Music for Troubled Times: The English Civil War and Siege of York – Choral Works by Byrd, Lawes, Hutchinson, Tomkins, Child, Wilson, Jeffreys and Locke

Reviewed on Wed 27 Sep, 2017

Focusing on the Siege of York in 1644 and based around the York psalms of William Lawes, it finds the city’s Ebor Singers in characteristically crisp form.

A country divided, politics in turmoil, religious intolerance on the rise… Nearly four centuries after the English Civil War, England seems barely changed underneath its fragile veneer of modernity. Which lends this fascinating compendium of brittle and beautiful songs from the period a bittersweet topicality. Focusing on the Siege of York in 1644 and based around the York psalms of William Lawes, it finds the city’s Ebor Singers in characteristically crisp form, delivering vocally blended, well-proportioned accounts of contemporary commentary on the turbulent times (George Jeffrey’s How wretched is the state) alongside songs that offer succour and release from the enveloping terror. Of those, Lawes’ setting of Psalm 100, John Wilson’s My God, my king, incline thine ear and Matthew Locke’s How doth the city sit solitary (with David Pipe’s delicate organ accompaniment) are richly realised. Paul Gameson directs with understated poise and provides informative booklet notes. Recorded sound – in York’s National Centre for Early Music – is crystalline.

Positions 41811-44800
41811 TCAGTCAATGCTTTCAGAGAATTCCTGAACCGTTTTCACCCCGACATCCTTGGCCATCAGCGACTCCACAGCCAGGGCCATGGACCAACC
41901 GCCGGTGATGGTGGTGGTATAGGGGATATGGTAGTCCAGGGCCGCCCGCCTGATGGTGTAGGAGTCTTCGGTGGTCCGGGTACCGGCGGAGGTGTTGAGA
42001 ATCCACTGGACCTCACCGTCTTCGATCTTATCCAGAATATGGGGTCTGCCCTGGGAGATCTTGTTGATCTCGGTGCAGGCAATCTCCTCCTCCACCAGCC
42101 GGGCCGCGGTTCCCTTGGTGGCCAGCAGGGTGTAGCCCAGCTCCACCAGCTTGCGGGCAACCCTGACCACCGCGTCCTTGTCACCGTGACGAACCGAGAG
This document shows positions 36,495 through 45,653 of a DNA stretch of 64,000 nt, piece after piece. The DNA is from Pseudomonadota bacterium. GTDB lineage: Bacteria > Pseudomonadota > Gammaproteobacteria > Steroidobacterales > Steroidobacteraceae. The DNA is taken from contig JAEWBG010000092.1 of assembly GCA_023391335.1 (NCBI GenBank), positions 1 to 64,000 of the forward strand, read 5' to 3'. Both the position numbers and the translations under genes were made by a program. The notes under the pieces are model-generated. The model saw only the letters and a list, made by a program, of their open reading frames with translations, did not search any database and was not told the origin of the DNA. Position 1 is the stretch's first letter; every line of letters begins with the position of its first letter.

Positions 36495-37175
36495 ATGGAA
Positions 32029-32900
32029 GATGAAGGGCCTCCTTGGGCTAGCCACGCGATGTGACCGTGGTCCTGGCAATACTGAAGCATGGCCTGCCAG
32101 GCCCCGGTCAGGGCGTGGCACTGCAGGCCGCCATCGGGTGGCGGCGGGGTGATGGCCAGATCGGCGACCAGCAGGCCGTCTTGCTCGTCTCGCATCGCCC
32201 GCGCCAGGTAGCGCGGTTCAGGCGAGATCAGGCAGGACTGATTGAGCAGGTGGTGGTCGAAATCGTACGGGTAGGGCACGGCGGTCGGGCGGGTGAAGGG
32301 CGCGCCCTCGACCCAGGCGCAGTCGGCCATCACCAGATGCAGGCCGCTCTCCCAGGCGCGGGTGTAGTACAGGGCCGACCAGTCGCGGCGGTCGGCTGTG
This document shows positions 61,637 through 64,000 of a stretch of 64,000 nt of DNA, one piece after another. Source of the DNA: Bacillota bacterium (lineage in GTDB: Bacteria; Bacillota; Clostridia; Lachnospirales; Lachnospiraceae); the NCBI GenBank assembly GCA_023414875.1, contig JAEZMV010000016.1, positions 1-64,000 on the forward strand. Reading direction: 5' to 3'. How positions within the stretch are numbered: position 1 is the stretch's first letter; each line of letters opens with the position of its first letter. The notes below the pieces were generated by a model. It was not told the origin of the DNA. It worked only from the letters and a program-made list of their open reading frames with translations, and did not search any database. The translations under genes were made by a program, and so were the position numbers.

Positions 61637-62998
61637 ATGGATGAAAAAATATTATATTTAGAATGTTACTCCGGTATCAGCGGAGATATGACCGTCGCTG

–Michael Quinn